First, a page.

Natural Remedies for Sinusitis


Think you might have chronic sinusitis? If so, you have plenty of company. In fact, the National Center for Health Statistics reports that this condition is the most chronic disease in the United States. Also known as allergic sinusitis, this ailment is more common in women, particularly those between the ages of 45 and 64.

Symptoms that may be associated with chronic sinusitis include:

  • Head and nasal congestion
  • Headaches
  • Runny nose and/or postnasal drip
  • Halitosis
  • Increased irritability

Acute sinusitis is an infection usually beginning with a cold and characterized by facial pain, sinus swelling, postnasal yellow mucus and extreme fatigue. These symptoms may be accompanied by a fever, a stuffy and runny nose, sore throat, cough and laryngitis; and they may require medical attention, according to Robert S. Ivker, D.O., author of Sinus Survival (Tarcher/Putnam).

Sinuses: Natural Air Filter
It's important to protect sinuses because your sinuses filter the air you breathe. They also protect your lungs from disease by filtering out bacteria, viruses, dirt, dust, pollen, and other harmful airborne agents.

Although antibiotics are commonly prescribed for sinusitis, they have limited use. "Sinusitis is often caused by a virus or fungus, and antibiotics are ineffective against these pathogens," explains Bob Rountree, M.D., who practices in Boulder, Colorado.

If you suffer from sinusitis, these simple home remedies may help — or even prevent the condition in the first place.

Natural Remedies for Sinusitis
What remedies are effective for preventing and relieving the symptoms of sinusitis? Rountree suggests the following natural remedies:

1) An air filter/HEPA filter combination
Because allergies are major culprits in sinusitis, a combination air filter/HEPA filter can eliminate potential allergens such as dirt, dust, pollen, air pollutants and animal dander. It also may help to use allergen-proof mattress and pillow covers and install an air filter on your vacuum so that it doesn't distribute dirt and dust.

2) Irrigating sinuses with saline solution
Nasal washes are effective as topical disinfectants. Mix 1/4 teaspoon salt and 1/8 teaspoon baking soda in 4 ounces warm water. Use a Neti pot or a bulb syringe to flush out your nose 2-4 times daily. Colloidal silver (1 dropperful six times daily) and commercial nasal washes containing Echinacea and Goldenseal are also effective.

3) Quercetin
Quercetin is an anti-inflammatory and immune-boosting bioflavonoid found in the skin of red onions and apples. It helps decrease mucus production and swelling by blocking the release of histamine from immune cells. Quercetin can also be taken as a dietary supplement.

4) N-acetyl cysteine (NAC)
N-acetyl cysteine (NAC) is an altered form of the amino acid cysteine. This antioxidant thins mucus and provides antiviral action. Use of this substance has long been prescribed by medical doctors to treat lung congestion associated with cystic fibrosis.

5) Boosting your immune system
Chronic sinusitis can indicate that your immune system is compromised. Taking an antioxidant supplement containing vitamin C, vitamin E, carotene complex, selenium and zinc can help bolster your immune system. Olive leaf extract and garlic may also help by fighting yeast, which can be linked to sinus infections.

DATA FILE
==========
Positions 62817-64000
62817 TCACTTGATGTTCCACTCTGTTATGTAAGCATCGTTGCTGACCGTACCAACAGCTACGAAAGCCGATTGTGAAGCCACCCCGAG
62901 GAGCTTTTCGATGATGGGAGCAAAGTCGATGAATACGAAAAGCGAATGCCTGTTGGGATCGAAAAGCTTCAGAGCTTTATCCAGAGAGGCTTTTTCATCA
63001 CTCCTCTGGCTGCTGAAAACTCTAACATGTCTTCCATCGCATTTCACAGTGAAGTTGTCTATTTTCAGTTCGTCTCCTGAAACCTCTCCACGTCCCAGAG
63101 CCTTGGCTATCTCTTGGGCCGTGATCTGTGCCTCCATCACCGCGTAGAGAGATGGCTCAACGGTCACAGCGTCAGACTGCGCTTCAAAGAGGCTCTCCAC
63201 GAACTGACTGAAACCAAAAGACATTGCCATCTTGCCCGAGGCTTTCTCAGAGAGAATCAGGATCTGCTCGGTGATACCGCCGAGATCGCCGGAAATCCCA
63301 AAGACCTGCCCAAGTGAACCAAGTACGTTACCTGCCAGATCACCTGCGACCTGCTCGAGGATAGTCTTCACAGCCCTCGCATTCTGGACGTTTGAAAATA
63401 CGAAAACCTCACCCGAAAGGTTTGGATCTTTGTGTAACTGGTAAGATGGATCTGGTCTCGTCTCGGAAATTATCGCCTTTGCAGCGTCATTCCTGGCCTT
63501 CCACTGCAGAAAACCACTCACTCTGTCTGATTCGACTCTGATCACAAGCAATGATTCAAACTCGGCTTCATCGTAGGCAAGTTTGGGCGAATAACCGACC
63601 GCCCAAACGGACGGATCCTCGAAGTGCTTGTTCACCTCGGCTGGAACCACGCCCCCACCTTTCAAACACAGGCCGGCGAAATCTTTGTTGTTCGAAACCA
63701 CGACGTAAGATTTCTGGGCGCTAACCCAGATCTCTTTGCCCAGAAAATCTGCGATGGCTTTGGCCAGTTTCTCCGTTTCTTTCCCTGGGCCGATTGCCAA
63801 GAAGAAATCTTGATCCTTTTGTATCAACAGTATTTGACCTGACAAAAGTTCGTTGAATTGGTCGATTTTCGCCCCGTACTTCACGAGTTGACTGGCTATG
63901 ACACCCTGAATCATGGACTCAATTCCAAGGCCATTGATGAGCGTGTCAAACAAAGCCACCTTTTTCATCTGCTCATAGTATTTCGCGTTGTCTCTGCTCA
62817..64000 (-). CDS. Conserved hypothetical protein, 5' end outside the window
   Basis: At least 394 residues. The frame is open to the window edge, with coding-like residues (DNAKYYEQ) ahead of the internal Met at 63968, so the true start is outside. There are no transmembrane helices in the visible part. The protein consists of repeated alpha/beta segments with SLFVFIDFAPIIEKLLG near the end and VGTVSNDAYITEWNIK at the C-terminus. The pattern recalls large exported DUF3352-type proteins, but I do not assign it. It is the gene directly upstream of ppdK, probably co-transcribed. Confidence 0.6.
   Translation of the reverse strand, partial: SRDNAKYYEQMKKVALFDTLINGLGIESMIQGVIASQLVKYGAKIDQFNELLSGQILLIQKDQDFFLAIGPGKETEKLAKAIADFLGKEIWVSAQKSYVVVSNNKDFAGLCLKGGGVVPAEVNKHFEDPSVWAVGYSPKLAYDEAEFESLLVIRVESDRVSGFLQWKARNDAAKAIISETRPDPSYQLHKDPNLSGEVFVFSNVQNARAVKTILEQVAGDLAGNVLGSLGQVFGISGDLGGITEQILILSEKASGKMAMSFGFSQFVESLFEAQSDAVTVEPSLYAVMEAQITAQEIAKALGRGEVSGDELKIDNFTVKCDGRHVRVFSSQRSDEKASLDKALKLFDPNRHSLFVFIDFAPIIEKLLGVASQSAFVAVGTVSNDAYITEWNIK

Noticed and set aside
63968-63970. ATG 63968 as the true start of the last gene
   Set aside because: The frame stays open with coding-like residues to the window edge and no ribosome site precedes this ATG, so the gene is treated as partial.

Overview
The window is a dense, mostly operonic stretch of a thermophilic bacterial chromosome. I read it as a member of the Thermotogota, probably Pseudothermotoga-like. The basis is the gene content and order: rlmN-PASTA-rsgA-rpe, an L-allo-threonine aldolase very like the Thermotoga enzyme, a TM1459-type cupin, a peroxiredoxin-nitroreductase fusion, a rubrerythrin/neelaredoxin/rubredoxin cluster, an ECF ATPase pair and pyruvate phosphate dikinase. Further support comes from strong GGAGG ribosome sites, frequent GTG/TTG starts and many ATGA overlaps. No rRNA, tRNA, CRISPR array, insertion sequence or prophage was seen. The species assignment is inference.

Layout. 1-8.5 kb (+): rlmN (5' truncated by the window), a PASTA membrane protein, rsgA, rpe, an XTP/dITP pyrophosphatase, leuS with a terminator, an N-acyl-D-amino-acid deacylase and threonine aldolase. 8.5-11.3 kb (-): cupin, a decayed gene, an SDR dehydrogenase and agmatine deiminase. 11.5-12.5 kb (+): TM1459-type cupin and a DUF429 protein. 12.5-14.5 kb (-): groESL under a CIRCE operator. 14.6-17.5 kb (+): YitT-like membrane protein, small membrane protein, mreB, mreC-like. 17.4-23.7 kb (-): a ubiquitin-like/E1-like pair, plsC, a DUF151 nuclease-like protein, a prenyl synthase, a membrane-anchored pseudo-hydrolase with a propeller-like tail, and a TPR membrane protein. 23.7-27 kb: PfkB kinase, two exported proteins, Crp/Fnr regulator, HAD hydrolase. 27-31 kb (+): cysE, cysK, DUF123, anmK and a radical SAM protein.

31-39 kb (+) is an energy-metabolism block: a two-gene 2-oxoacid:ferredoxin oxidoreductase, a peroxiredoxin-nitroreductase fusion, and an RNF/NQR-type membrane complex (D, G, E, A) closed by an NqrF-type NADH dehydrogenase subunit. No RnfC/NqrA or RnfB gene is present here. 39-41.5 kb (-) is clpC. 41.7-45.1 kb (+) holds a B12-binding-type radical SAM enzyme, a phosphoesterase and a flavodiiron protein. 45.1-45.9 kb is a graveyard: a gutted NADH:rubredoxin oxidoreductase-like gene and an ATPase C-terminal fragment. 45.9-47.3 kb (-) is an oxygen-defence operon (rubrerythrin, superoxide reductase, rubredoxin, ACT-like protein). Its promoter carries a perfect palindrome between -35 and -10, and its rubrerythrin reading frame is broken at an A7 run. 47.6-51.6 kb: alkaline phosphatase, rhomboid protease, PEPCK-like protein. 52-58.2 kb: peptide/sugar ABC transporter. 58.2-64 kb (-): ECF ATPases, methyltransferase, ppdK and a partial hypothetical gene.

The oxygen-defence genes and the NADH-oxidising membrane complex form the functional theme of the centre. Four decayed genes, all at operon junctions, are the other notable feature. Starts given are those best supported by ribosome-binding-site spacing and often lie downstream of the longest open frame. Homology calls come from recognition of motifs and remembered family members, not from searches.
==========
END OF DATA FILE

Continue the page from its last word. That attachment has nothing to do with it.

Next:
6) Hot towels or ginger compresses to your eyes and cheeks
Hot towels and ginger compresses may help reduce inflammation and open nasal passages.

7) Limiting dairy products, refined carbohydrates and sweets
Dairy products may produce sinus-congesting mucus, while refined carbohydrates and sweets suppress immune function.

In addition to the above recommendations, if you have sinusitis you might try bromelain, an enzyme that has been shown to reduce swelling and inflammation in the sinuses. And, whenever possible, reduce your stress levels. Ivker says that emotional stress is one of the most probable causes of sinusitis because stress lowers immune response in the body. So while you're taking your natural remedies, also consider taking a break.

Consult your doctor before using any health treatment — including herbal supplements and natural remedies — and tell your doctor if you have a serious medical condition or are taking any medications. The information presented here is for educational purposes only and is in no way intented as substitute for medical counseling.



Thank you for signing up!

Comments

sinussufferer
sinussufferer's picture
User offline. Last seen 6 years 50 weeks ago. Offline
Joined: 12/01/2007

I have irrigated regularly for two years most recently with the SinuPulse Elite Nasal Irrigator which I recently saw in a newsletter Dr. Ivker did in Bottom Line. I saw an athletic trainer discuss it on some news show ( some NBA teams trainer).  It is by far the best irrigator I have used with two spray functions cleansing and misting. Vey cool product - I was even able to get reimbursed for my purchase through my insurance provider.

davegee
davegee's picture
User offline. Last seen 4 years 22 hours ago. Offline
Joined: 11/20/2010

A very helpful article. I would say that getting rid of the infection is also of extreme importance. I used sinusoothe which is a natural nasal spray. It got rid of my infection within a few weeks and was better than the antibiotics I kept getting from the doctor.

Tell us what you think!
If you'd like to comment on this article, become a member of Gaiam Life.
Click here to create your account.